Notice: First Circuit Local Rule 36.2(b)6 States Unpublished Opinions May Be Cited Only in Related Cases.richard A. Street, Plaintiff, Appellant, v. Paul Rakiey, et al., Defendants, Appellees, 989 F.2d 484 (1st Cir. 1993)

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US Court of Appeals for the First Circuit - 989 F.2d 484 (1st Cir. 1993) March 30, 1993

Appeals from the United States District Court for the District of Massachusetts

Richard A. Street on brief pro se.

Nancy Ankers White, Special Assistant Attorney General, and Catherine A. Arnold, Counsel, Department of Correction, on brief for appellees.

D. Mass.


Before Breyer, Chief Judge, Selya and Cyr, Circuit Judges.

Per Curiam.

Plaintiff Richard Street, an inmate at MCI-Cedar Junction in Massachusetts, was charged in 1990 with two disciplinary offenses. After conducting separate hearings, prison officials in each instance found plaintiff guilty and imposed a sanction of isolation time. Plaintiff thereafter filed these pro se actions under 42 U.S.C. § 1983, alleging that the two disciplinary hearings suffered from assorted due process violations. He requested relief in the form of damages and the removal of the offenses from his record. Named as defendants were the prison superintendent and other correctional officials. In both cases, over plaintiff's opposition, the district court granted defendants' motion to dismiss under Fed. R. Civ. P. 12(b) (6). Plaintiff now appeals.

Plaintiff advances the following factual allegations.1  Appeal No. 92-1927 involves an incident on June 18, 1990 in which plaintiff is alleged to have destroyed a light fixture. William Cabino, the reporting staff person, prepared a disciplinary report stating as follows: (1) at 6:55 a.m., Cabino was directed to remove plaintiff from a security cell "due to his disruptive behavior"; (2) upon entering the cell, he noticed that a lighting fixture had been broken; and (3) a subsequent search uncovered a five-inch piece of metal located under a mattress and a "large piece of glass" located under the toilet, both of which "apparently came from the lighting fixture." Plaintiff was charged with four code offenses under 103 C.M.R. § 430.24 (1987), including possession of a weapon and willful destruction of state property.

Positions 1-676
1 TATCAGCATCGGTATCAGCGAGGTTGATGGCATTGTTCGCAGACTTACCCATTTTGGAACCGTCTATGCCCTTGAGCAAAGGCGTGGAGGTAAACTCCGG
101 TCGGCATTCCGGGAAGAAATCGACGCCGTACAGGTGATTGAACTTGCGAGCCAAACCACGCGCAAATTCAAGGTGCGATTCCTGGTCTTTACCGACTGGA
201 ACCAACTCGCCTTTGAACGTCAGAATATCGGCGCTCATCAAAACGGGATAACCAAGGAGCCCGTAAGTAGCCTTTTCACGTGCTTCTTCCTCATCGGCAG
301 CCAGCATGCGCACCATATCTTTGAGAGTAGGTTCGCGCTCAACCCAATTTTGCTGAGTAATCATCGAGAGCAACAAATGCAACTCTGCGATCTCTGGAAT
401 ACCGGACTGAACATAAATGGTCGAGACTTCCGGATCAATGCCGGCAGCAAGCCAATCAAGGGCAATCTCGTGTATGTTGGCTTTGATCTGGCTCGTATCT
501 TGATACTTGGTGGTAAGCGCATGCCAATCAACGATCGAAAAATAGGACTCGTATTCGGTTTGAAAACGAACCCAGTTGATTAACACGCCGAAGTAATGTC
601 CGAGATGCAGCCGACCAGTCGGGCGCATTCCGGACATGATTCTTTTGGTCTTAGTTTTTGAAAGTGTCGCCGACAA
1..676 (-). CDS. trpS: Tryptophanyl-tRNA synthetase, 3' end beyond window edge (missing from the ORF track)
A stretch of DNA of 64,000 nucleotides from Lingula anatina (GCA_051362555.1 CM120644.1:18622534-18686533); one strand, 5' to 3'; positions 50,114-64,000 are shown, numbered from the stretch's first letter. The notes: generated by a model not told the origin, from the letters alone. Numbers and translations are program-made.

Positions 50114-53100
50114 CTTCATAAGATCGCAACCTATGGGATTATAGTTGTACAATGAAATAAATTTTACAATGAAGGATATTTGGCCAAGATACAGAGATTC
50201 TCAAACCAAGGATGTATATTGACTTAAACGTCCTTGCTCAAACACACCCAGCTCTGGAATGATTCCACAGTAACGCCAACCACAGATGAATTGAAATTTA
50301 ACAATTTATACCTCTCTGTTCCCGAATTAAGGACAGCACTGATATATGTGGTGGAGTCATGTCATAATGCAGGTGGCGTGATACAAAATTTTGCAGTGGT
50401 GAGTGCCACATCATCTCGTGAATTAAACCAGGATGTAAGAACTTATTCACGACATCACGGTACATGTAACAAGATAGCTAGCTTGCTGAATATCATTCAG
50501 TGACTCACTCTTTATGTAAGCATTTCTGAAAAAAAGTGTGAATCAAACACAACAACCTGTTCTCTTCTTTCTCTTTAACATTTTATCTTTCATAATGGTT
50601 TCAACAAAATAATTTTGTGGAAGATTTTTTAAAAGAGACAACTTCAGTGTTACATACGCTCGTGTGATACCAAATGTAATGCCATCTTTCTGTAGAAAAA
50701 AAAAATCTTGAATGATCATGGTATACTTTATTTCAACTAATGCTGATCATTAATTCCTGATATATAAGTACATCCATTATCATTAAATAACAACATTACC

At the disciplinary hearing, which was held on June 28, 1990, plaintiff pled not guilty by reason of insanity. In his complaint, he alleges that he submitted a written request for two witnesses-Cabino and Dr. Navaras, a prison psychiatrist-but that a correctional official (Lt. Ayala) tore up the witness form in plaintiff's presence. The record of the hearing contains a partial reference to this matter, explaining the denial of plaintiff's request for witness(es) as follows:

Request for witness Dr. Navaras denied in accordance with CMR 430.11(4). [2  Failed to submit witness form. Inmate Street claimed Lt. Ayala tore it up. Lt. Ayala states he never tore it up.

The record also contains a notation that plaintiff did not request Cabino's presence. Admitted into evidence were Cabino's disciplinary report and the pieces of metal and glass recovered from the cell. Based on such evidence, the disciplinary board found plaintiff guilty of both possessing a weapon and destroying property. He was given a sanction of fifteen days in isolation on each charge, for a total of thirty days. Plaintiff appealed the matter to the superintendent, claiming that his so-called "disruptive behavior" had in fact been a suicide attempt, that he suffered from "severe mental illness," and that he should be transferred to a hospital. Plaintiff alleges that his appeal was denied without explanation.

Appeal No. 92-1928 involves an unrelated incident which allegedly occurred one day later. A disciplinary report prepared by staff person John Lopes stated: "On 6/19/90 ..., this officer did see Inmate R.A. Street run from the Mental Health office to the Hospital ward grill and spit on Inmate John Debella...." Plaintiff was subsequently charged with disruptive conduct and "assaulting ... another person with any offense against his person." 103 C.M.R. § 430.24(18). At a disciplinary hearing held on July 5, 1990, plaintiff again pled not guilty by reason of insanity, adding (according to the hearing record) that he had been at the health unit to see a psychiatrist due to an episode of mental illness, and that he did not recall the incident. In his complaint, plaintiff alleges that he requested two witnesses-Lopes and Dr. Navaras.